When buying a PVC hall, you will wonder how big it should be.
What is the possible width, length, height? How many doors should PVC hall have, and how big should they be? (Read the article on doors HERE)
This article will try to find answers to these questions and draw attention to what must be kept in mind when purchasing PVC hall.
First of all, you need to look at the possible site to install a PVC hall. If the site exists, the site’s dimensions must be taken into account, but if the base site has not been completed yet, it is necessary to consider what goods are planned to be stored in the hall. The dimensions of the good held in the PVC hall largely determine the dimensions of the building.
In most cases, the building’s height is determined by whether trucks have to enter the hall. It is impossible to choose a building with a wall height of fewer than 5 meters if they have to. If trucks do not have to enter the building, the stored goods and forklifts’ height determines the wall height. In general, the wall/doorway’s height could be about 1 m higher than the goods stored and forklifts moving in the building. That prevents mechanical damage. If the goods/packages are small but can be stored on top of each other or shelves are used for storage, it is wise to make the building as high as possible. In this way, a larger cubic capacity is achieved without increasing the square meters of the building. Here, however, it is necessary to keep in mind the building’s maximum height established by the detailed plan.
Many different factors determine the width of a building. Once again, the most important thing is the goods stored in the building, the dimensions of the goods that were to be held in the PVC hall and in how many rows, and how big the aisles must be. The width is also determined by whether conventional or side lifts are used.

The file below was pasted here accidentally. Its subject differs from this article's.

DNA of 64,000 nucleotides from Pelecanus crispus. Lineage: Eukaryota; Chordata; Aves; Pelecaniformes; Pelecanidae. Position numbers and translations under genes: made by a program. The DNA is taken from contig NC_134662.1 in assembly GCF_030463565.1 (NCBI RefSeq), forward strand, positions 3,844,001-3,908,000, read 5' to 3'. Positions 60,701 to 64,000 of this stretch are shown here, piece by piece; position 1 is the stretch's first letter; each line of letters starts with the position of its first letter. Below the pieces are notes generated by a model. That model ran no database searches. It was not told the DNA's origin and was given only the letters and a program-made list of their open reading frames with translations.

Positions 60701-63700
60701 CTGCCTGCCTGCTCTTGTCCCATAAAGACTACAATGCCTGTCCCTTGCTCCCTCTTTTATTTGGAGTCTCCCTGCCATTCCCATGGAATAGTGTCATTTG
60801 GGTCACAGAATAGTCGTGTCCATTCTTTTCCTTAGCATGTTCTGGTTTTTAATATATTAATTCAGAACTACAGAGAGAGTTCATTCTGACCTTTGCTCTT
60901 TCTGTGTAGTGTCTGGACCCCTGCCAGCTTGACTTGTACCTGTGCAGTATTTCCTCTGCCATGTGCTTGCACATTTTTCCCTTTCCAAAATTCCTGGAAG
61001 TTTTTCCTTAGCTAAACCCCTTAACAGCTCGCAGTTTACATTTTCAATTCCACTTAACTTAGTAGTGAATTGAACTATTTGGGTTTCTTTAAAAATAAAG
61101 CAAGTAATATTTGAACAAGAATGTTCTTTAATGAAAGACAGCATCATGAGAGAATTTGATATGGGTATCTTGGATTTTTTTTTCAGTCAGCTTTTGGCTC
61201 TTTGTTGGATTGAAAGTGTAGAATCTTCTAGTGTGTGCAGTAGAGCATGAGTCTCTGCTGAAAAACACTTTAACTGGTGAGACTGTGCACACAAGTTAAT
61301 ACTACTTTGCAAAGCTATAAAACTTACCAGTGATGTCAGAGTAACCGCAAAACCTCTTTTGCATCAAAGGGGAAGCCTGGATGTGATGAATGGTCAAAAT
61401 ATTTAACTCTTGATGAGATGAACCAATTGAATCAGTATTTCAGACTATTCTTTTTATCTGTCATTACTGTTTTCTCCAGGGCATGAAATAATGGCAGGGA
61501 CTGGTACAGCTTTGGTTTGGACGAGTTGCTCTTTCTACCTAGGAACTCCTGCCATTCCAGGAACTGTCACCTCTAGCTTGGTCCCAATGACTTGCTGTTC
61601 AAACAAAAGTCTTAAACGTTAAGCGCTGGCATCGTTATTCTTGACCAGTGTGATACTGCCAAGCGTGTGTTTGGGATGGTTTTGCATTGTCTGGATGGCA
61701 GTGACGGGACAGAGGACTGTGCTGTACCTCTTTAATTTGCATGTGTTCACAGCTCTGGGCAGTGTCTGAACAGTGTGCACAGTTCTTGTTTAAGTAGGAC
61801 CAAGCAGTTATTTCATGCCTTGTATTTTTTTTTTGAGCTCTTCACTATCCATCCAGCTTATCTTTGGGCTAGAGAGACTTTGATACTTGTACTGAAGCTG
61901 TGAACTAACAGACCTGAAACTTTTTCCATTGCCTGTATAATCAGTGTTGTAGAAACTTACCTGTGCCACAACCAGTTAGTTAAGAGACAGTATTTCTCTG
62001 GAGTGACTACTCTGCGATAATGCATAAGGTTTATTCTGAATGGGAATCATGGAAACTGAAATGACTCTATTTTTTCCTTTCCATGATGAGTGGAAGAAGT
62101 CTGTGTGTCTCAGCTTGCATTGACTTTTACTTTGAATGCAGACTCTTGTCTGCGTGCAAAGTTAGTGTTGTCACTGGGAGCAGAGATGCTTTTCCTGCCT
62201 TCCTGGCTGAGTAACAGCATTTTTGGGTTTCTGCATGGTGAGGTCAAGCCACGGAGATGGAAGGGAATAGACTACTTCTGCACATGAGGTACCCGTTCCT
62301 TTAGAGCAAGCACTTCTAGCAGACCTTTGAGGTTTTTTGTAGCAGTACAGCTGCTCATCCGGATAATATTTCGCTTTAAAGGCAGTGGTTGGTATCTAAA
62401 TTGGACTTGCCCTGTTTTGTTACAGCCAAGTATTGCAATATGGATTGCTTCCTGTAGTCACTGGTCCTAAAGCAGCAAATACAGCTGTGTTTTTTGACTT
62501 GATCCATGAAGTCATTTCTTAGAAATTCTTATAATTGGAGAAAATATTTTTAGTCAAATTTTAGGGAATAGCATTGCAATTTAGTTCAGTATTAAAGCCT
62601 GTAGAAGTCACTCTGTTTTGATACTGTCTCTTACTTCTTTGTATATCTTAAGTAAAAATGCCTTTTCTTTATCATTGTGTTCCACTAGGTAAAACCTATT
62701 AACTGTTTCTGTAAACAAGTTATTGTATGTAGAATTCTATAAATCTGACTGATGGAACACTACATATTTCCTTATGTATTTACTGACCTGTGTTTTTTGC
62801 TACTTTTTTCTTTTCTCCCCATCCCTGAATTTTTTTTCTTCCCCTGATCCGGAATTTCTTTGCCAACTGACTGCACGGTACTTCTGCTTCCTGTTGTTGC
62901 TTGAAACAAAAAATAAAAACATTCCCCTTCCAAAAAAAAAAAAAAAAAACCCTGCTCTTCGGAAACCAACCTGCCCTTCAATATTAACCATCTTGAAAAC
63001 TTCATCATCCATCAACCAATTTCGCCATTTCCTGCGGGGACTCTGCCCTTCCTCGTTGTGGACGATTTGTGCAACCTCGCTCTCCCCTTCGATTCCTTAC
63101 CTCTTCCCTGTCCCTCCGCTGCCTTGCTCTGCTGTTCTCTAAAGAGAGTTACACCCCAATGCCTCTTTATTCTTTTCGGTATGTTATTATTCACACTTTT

If you do not have to choose between the PVC hall’s width and length, it is reasonable to take a narrow and long rather than a short and wide building at the same square meters. The larger the PVC hall’s width, the higher the price per square meter due to the massive structural bridge. However, if the building goes to length, it reduces the price per square meter. For example, the price per square meter of a 20×20 meter building is equivalent to the price per square meter of a 40×150 meter building.
If bulk material (grain, pellets, sawdust, shavings, etc.) is stored in the building, the requirements for storage of bulk material established by the Rescue Board are decisive. The same requirements apply to the storage of flammable goods (a reference to paragraph HERE). In this case, the building’s optimal width versus length must be found to use each square meter of the building efficiently. Sometimes it is essential to divide the building into sections and separate them with a fire barrier. That allows flammable material to be stored in a larger area in larger quantities. Simultaneously, all kinds of sections, firewalls, and firewalls significantly increase the building’s price per square meter.
Suppose you have a detailed plan or design provision from the parish, then by contacting our specialists, you will receive recommendations for the dimensions due to the specifics of the building, goods, and lifts and possible restrictions due to the location.